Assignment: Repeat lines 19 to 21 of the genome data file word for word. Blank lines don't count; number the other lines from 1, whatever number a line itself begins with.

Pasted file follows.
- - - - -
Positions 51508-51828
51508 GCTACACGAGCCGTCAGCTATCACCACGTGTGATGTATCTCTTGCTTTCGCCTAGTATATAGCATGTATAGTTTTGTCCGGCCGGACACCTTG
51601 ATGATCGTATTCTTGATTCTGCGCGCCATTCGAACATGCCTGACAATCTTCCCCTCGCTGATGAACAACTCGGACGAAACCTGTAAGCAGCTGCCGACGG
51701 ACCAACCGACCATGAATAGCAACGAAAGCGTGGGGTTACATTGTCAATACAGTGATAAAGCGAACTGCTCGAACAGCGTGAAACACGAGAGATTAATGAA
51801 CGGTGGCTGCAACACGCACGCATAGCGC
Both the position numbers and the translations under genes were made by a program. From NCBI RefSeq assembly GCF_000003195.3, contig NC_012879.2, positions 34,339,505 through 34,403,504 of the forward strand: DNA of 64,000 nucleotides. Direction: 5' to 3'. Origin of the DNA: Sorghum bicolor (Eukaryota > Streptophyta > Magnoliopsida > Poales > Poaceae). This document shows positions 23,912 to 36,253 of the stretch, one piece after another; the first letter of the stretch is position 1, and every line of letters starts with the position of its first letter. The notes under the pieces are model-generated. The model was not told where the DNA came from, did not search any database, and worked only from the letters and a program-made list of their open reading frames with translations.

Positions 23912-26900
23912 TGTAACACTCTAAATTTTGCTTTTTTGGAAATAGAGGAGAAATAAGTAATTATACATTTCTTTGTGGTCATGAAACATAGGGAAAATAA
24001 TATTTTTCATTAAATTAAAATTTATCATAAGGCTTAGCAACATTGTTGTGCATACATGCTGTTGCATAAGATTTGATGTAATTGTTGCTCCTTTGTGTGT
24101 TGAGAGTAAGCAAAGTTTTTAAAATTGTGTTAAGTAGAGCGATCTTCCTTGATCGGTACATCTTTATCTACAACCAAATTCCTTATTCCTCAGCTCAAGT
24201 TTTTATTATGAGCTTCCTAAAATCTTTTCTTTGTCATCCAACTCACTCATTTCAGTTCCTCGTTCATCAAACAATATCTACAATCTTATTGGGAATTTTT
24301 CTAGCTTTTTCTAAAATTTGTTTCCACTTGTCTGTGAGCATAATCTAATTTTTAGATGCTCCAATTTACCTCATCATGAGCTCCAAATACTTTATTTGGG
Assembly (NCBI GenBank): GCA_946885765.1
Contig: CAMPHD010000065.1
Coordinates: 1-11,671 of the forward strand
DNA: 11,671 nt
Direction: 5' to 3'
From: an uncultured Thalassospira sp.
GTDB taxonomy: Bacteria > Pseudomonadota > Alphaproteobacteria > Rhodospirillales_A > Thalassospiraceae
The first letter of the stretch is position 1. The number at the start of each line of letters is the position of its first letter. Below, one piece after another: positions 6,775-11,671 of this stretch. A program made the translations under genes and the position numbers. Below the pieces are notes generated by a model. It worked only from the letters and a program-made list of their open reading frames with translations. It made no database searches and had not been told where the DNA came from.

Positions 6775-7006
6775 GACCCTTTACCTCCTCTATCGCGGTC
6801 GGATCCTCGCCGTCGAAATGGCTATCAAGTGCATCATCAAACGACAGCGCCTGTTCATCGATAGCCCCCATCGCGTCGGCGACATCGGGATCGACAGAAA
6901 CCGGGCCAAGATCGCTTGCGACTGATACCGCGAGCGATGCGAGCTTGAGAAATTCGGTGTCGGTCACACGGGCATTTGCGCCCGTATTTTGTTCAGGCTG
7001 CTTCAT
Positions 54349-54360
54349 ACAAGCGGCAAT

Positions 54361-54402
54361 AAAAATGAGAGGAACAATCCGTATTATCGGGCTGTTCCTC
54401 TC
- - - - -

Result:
GTDB taxonomy: Bacteria > Pseudomonadota > Alphaproteobacteria > Rhodospirillales_A > Thalassospiraceae
The first letter of the stretch is position 1. The number at the start of each line of letters is the position of its first letter. Below, one piece after another: positions 6,775-11,671 of this stretch. A program made the translations under genes and the position numbers. Below the pieces are notes generated by a model. It worked only from the letters and a program-made list of their open reading frames with translations. It made no database searches and had not been told where the DNA came from.

Positions 6775-7006